Although he started his career at guard (48 starts) after being the Jaguars second round draft pick, everybody knew he was the center of the future. It was easy to recognize that Meester had all of the qualities necessary to do that job and do it well.

He said after the Buffalo game last Sunday he stayed up late and thought about whether he might retire or not, and decided the time was right. “People don’t realize what goes on in a locker room. And that’s probably what I’ll miss most. The time with the guys, before, during and after games, it’s something special.”

To a man, players say the same thing about Meester: He’s the guy they looked to when they wanted to know how to act like a pro, on and off the field. He’s exemplified what it means to be a professional athlete in his performance and his persona.

That’s why they should put Brad in the Pride of the Jaguars as soon as possible. He’s exactly what the Pride is about: professionalism, performance, hard work, and community standing. He’s a guy the Jaguars can always be proud to say he wore their uniform.

If they don’t put him in, they should take the rest of the names off the wall because when you look up there and see BRAD MEESTER 2000-2013, that’ll be something to be proud of.

Jacksonville Sports News, Sam Kouvaris - SamSportsline.com

Jaguars: Three Forward One Back

Coaches talk all the time about “overcoming adversity.” When it comes to a young team like the Jaguars, sometimes the adversity is self-imposed. For the first eight games of the season, they made mistakes and failed to capitalize on the mistakes of their opponents enroute to an 0-8 record. For that adversity, Head Coach Gus Bradley kept the team together and told him they were getting better and hang in there.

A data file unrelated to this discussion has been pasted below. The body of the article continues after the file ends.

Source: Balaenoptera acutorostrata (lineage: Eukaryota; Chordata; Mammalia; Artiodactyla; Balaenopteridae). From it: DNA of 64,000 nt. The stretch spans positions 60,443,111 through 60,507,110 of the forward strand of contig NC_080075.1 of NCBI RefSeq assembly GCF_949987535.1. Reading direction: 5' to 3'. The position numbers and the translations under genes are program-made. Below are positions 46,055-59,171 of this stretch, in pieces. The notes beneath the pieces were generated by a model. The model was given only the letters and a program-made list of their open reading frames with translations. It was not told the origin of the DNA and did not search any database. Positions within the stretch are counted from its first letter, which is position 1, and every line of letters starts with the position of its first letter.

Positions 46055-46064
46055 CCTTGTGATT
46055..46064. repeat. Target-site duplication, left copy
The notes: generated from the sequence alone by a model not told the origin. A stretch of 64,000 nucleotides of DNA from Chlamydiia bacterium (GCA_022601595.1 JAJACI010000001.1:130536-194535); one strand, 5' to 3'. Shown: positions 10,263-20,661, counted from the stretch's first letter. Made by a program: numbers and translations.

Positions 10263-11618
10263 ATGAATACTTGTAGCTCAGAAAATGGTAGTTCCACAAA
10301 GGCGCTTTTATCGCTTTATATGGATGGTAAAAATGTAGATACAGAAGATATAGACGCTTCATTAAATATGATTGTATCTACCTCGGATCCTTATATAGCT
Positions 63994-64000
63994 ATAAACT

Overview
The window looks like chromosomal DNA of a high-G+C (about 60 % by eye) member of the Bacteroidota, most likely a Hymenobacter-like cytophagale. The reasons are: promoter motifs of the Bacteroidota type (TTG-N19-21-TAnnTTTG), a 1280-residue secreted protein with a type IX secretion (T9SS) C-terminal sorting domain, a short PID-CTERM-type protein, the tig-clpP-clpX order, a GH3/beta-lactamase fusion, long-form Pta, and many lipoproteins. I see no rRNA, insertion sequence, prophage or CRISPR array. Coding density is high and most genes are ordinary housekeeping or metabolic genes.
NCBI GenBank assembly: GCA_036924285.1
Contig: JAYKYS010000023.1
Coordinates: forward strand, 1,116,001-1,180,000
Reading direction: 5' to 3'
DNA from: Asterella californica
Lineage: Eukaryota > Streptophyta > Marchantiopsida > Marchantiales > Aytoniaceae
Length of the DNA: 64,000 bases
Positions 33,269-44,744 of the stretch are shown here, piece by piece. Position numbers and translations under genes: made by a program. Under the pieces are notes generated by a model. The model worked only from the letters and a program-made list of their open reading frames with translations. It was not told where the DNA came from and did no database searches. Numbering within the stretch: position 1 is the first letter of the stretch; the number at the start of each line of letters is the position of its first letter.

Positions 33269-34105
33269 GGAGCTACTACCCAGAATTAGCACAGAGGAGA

That’s how they got to 4-1 in the second half of the year.

Almost as if the first 8 games hadn’t happened.

Early against the Buffalo Bills, Chad Henne threw an interception that lead to three points. No problem, they bounced back from that to tie the game at 3 with a Josh Scobee field goal. They even took a 10-7 lead on a nifty play by Ace Sanders. Say one thing for Jedd Fisch: He’s designing plays that take advantage of the players’ talents. Sanders doesn’t have great straight line speed but he can juke with the best of them. So getting the ball to him in open space in short yardage is a very positive move.

So things are going well for the Jaguars, even backing the Bills up inside their own ten after a punt and a penalty. But then the adversity or a “lull’ started to creep in. The Bills completed a 29-yard pass on third down and subsequently marched right down the field for a 94-yard touchdown drive. After a 3 and out from the Jaguars offense, the Bills went right down the field again for 73 yards to make it17-10. And when the Jaguars looked like they were going to at least get a field goal on the half’s final drive, Mike Brown’s drop was ruled a fumble, leading to a field goal and a 20-10 halftime lead for Buffalo.

So how do the Jaguars respond to that adversity?